Massachusetts Fishing Company to Pay for Oil Pollution Discharges
By the C|C Whistleblower Lawyer Team
Massachusetts-based Challenge Fisheries and Quinn Fisheries agreed to pay $414,000 in civil penalties and perform fleet-wide improvements to resolve charges of violating the Clean Water Act stemming from fuel oil discharges in New Bedford Harbor and coastal waters off of southeastern New England. See DOJ Press Release.
According to the government, the company was responsible for discharges of oily bilge waste from one of its vessels while in port and at sea harvesting scallops. The government further alleged the release of approximately 100 barrels (4,200 gallons) of fuel oil in connection with the illegal overboard pumping of oily bilge water. The government claimed this conduct violated the Clean Water Act and the Coast Guard’s spill prevention and pollution control regulation related to the failure to provide sufficient capacity to retain all oily bilge water onboard the vessel.
In announcing the action, the government was clear in its commitment to enforce the Clean Water Act and to keep our waters safe from oil discharges:
Today’s action sends a clear message to the commercial fishing fleet that Clean Water Act compliance must be a non-negotiable part of operations. . . . Discharges of fuel and oily bilge wastes into our nation’s waters have long been prohibited and will not be condoned. . . . This enforcement action will help protect people and the environment in and around New Bedford Harbor from the effects of oil pollution, and other fishing vessel owners and operators should take note.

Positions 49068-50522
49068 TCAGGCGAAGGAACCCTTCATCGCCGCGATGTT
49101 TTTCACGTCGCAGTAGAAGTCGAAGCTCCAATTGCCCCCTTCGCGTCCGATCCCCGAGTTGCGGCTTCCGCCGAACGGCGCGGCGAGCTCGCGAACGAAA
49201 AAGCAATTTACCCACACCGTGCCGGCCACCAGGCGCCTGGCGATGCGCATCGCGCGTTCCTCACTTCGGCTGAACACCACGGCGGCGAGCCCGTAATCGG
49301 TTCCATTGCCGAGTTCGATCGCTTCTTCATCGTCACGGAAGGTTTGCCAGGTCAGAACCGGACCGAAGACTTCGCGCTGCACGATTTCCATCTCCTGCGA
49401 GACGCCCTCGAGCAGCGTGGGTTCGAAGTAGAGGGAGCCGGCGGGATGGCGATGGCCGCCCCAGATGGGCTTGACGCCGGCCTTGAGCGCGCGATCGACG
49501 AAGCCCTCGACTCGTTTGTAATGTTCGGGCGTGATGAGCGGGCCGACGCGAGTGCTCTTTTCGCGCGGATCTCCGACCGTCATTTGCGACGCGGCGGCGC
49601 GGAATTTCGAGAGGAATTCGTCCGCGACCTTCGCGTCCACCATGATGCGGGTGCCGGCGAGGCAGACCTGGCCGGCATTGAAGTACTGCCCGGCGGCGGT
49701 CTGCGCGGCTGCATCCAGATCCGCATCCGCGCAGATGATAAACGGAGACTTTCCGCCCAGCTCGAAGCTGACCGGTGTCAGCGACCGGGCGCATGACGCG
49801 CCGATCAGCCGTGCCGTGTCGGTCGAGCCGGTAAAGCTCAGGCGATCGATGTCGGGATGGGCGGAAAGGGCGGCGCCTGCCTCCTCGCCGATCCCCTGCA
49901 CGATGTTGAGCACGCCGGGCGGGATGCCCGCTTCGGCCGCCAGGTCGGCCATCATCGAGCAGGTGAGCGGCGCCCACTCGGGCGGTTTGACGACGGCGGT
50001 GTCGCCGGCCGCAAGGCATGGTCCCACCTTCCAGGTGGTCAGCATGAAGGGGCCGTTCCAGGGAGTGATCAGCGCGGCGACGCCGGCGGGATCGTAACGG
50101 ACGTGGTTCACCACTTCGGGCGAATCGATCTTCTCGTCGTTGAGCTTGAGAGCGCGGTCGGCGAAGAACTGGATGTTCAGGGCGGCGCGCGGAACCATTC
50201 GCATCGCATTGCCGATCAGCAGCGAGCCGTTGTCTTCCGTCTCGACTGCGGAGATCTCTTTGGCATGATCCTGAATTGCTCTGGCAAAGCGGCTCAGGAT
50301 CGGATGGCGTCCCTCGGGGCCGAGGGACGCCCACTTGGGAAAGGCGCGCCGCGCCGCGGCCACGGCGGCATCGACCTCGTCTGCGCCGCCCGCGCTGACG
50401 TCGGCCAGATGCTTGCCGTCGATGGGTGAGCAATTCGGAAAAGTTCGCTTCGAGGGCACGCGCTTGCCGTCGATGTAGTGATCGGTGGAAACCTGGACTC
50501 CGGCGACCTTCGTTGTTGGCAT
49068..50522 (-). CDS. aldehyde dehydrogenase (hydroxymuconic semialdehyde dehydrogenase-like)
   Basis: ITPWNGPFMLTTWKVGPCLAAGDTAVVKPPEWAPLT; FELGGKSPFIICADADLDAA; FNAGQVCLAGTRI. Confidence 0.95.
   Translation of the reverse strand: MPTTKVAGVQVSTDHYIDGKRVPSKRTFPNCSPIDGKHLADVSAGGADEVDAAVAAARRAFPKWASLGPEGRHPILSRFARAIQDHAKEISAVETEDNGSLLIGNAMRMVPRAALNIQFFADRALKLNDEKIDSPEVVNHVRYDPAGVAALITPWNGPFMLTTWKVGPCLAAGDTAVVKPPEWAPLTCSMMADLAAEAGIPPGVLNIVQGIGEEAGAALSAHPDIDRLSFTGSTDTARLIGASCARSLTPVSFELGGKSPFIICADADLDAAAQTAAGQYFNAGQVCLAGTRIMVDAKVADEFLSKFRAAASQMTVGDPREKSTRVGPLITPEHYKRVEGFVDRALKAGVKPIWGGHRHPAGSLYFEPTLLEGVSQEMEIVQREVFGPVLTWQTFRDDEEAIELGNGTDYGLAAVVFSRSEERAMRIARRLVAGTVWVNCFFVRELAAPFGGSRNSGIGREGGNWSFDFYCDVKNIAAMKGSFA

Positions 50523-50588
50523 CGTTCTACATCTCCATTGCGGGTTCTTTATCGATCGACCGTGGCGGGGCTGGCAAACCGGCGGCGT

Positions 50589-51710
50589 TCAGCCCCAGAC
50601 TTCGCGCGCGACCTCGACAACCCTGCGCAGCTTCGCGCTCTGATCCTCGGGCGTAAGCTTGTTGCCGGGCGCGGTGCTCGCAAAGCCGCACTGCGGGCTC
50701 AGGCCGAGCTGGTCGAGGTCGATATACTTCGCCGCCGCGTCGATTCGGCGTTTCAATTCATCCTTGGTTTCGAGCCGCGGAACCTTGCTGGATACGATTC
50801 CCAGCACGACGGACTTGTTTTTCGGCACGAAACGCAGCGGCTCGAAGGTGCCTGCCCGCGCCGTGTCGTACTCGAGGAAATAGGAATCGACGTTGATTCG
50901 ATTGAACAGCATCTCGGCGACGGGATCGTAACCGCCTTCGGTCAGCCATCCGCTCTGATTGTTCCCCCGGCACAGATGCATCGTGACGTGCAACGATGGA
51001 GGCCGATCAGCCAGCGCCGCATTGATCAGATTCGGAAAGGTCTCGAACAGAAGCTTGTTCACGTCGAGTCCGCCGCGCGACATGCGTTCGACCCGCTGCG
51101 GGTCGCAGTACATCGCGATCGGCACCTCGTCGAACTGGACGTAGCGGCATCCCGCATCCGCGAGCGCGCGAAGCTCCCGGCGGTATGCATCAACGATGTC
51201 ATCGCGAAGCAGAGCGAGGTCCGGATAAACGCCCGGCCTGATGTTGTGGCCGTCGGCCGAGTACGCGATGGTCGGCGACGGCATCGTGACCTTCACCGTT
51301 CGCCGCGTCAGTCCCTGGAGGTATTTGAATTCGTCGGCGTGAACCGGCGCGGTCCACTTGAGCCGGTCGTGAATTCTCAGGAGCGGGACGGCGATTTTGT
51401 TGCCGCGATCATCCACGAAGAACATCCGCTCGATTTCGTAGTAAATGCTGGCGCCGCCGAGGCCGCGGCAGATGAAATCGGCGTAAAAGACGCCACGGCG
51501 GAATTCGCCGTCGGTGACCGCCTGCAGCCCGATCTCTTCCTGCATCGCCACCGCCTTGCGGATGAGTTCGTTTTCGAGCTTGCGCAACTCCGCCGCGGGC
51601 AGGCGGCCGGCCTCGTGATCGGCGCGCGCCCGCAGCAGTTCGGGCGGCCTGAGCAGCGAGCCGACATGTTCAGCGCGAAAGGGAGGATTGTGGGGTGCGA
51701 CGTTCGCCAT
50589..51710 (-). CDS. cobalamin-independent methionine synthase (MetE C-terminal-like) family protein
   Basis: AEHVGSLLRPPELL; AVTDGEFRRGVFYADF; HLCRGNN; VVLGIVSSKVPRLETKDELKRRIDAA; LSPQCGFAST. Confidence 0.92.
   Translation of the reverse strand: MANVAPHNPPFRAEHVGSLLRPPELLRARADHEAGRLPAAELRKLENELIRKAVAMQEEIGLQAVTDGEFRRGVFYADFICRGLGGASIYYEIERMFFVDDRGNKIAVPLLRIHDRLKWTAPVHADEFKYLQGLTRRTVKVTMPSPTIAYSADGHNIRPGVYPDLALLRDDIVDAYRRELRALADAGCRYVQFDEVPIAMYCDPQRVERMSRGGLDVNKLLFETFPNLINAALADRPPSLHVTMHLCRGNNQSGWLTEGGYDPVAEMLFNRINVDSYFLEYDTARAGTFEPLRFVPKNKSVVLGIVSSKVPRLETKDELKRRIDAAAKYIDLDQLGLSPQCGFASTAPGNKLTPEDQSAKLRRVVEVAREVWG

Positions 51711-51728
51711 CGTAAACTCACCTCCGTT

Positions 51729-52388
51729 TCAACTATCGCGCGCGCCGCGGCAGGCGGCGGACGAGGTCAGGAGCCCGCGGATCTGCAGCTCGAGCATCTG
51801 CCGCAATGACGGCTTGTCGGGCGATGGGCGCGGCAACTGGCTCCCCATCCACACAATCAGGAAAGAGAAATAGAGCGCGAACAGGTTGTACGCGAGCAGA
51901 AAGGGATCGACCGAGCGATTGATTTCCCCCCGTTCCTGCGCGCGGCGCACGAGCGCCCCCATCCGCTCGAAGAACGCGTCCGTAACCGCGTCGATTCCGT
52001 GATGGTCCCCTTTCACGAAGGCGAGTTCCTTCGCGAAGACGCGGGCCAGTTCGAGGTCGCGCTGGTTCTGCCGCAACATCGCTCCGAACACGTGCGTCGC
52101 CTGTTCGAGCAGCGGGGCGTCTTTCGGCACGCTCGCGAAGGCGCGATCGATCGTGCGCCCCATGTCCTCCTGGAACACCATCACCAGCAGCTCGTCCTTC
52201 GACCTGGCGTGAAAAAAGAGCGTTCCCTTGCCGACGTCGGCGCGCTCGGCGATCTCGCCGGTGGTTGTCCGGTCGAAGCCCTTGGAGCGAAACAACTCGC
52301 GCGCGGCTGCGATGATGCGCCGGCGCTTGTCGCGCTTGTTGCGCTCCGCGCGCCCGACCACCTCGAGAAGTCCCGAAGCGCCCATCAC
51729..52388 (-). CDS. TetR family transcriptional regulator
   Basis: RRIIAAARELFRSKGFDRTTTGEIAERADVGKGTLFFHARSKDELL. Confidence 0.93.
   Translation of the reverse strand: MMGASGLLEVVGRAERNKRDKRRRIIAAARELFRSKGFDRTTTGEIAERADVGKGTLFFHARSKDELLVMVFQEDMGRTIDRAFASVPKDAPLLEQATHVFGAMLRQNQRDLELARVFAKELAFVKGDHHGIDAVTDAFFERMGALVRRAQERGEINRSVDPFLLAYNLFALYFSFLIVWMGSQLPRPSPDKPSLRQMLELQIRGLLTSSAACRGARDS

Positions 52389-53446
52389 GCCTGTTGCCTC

While it does not appear a whistleblower was involved in bringing this misconduct to light, the government has a very active whistleblower program relating to the reporting of pollution in our nation’s waterways. The Act to Prevent Pollution from Ships was designed to ensure large ship vessels comply with all applicable environmental laws, and generally bars them from discharging into U.S. waters untreated sewage, graywater, and other harmful substances. The statute has a whistleblower rewards provision that authorizes the government to “pay from any fines or civil penalties collected under this section an amount not to exceed one-half of the penalty or fine collected, to any individual who furnishes information which leads to the payment of the penalty or fine.” Numerous whistleblowers have received awards under this provision for reporting violations of the statute.
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